Explaining Heroku Custom Buildpacks

Web Dynos in the Heroku Cedar Stack are virtual servers with 500MB RAM and through the use of Buildpacks, these Web Dynos can run most anything. Heroku supports many popular languages through their Default Buildpacks and if that’s not good enough, Custom Buildpacks expand your options significantly.

Given a recent requirement to serve a one-page Javascript app (static HTML/CSS/JS), I knew the awesome Nginx web server would be a good fit and given the effective scaling, load balancing and failover the Cedar Stack provides, I figured a Custom Nginx Buildpack would be a good choice.

Starting with whatever documentation and sample Buildpacks I could find, I eventually succeeded but not without my share of trial and error. It really helps to understand the big picture as well as the details so that’s what I’m going to document here.

tl;dr

  1. Create your Buildpack and store it somewhere (Github) so Heroku can grab it each time you deploy your app. (The Buildpack orchestrates the Slug Compilation Process.)
  2. Make a Vulcan Build Server to build and package your code (Nginx in my case) and store it somewhere (S3) so Heroku can grab it and bake it into your Slug whenever you deploy your app. You may want to use a shell script to package and stage your binaries.
  3. For each app that’ll use your Buildpack, set the BUILDPACK_URL config var.

That’s it. When you deploy your app to Heroku, your Custom Buildpack will create a Slug for your app that’ll run on how ever many Web Dynos your workload requires.

Anatomy of a Buildpack

The only Buildpack requirements are these three bash scripts:

  • bin/detect – Looks for a trigger in the app to determine Buildpack applicability.
  • bin/compile – Controls the Slug Compilation process.
  • bin/release – Let’s you set default PATH and other meta data.

As you examine other Buildpacks, you’ll notice many with additional files. In my case, I felt my Buildpack was the right place to keep my Vulcan Build shell script and my Nginx configuration files. (If you go that route, don’t miss the note below explaining how to access files contained within your Buildpack at Slug Compilation time.)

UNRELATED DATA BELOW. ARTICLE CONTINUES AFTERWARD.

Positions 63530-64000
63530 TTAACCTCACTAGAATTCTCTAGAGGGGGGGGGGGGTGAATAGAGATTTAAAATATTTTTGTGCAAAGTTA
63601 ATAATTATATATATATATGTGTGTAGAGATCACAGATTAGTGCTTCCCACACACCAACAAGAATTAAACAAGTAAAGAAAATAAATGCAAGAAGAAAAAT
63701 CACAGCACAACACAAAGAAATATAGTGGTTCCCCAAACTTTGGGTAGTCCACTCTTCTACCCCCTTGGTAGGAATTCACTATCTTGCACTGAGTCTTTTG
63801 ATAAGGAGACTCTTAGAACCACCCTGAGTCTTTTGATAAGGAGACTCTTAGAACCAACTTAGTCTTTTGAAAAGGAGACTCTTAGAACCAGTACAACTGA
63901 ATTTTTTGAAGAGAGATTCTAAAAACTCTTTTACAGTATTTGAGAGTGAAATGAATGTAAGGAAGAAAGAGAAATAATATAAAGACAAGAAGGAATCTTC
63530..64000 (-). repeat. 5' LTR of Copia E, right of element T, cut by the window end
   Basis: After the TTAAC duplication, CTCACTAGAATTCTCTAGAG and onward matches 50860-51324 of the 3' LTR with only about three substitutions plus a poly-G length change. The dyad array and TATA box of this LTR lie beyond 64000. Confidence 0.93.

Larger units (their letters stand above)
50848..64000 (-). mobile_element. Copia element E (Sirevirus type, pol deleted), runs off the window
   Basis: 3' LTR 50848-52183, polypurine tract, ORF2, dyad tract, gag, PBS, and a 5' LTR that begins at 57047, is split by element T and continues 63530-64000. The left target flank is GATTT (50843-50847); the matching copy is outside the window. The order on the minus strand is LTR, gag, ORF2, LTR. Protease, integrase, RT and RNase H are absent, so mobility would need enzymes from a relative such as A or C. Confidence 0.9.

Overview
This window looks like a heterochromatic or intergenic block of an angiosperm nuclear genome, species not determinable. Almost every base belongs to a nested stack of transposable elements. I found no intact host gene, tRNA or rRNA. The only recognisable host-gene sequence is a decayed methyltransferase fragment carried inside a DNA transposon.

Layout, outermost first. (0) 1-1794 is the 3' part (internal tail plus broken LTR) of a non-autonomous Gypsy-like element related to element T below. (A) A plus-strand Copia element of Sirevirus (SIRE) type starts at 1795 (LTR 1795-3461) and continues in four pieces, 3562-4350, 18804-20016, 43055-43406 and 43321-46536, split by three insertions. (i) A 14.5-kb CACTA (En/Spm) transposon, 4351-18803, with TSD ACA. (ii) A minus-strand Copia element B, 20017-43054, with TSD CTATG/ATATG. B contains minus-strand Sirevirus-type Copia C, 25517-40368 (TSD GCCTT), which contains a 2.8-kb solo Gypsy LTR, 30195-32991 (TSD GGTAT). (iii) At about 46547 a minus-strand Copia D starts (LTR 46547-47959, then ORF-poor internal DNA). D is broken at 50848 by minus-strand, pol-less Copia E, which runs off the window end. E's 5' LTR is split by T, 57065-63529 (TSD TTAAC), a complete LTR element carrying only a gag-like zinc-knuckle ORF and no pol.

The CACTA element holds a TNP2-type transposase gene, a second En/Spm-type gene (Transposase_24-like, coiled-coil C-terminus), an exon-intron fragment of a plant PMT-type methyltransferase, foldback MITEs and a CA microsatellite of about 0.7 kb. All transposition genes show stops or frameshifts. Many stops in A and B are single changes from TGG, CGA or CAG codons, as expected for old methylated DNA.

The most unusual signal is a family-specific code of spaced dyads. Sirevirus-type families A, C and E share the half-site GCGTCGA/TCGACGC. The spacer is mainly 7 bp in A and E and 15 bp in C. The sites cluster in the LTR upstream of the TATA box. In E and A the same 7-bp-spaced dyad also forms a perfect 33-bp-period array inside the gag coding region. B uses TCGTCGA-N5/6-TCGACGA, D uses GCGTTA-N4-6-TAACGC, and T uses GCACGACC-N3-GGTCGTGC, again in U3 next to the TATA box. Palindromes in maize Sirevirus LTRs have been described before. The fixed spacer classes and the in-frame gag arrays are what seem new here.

What’s Vulcan for?

It’s a build server (check out the gem) that simplifies the process of compiling your app dependencies (for me, that’s Nginx and PCRE) on the target environment (a Heroku Web Dyno.)

The devil is in the details

  • Make sure your Heroku Account is Verified (CC on file.) Why? Because Vulcan has a dependency on the Heroku Cloudant Addon and that Addon won’t install itself if your Account isn’t Verified. (Github Issue. Thanks @ddollar!)
  • When you’re compiling your Slug, (while running bin/compile) the location of your Buildpack is available at $(dirname $0) so if you want to reference files within your Buildpack, you may want to use something like:
    BUILDPACK_DIR=`cd $(dirname $0); cd ..; pwd`. For an example, check out my bin/compile script. (Thanks again @ddollar!)

Summary: Custom Buildpacks FTW!

I hope this helps you take advantage of this incredibly powerful Heroku feature. I’ve been appreciating Heroku more and more and coming to understand Buildpacks has practically turned me into a Heroku fanboy. When we get around to putting our app into production, I’ll do some Nginx performance tuning and will try to remember to post my load test findings. I don’t expect price performance to match bare metal or dedicated virtual servers but considering the features Heroku delivers, I do expect a reasonable ROI.

Author: John

See my About page.

1 thought on “Explaining Heroku Custom Buildpacks”

  1. Thanks, this was very helpful. I went ahead and forked your repo and changed the build folder to ‘public’ which is a pretty common way to structure static apps. However, I didn’t quite understand how to package it up with Vulcan so I just kept your s3 reference. Where can I read more about that?

    You should check out Dokku as well!!

Leave a Reply

Your email address will not be published. Required fields are marked *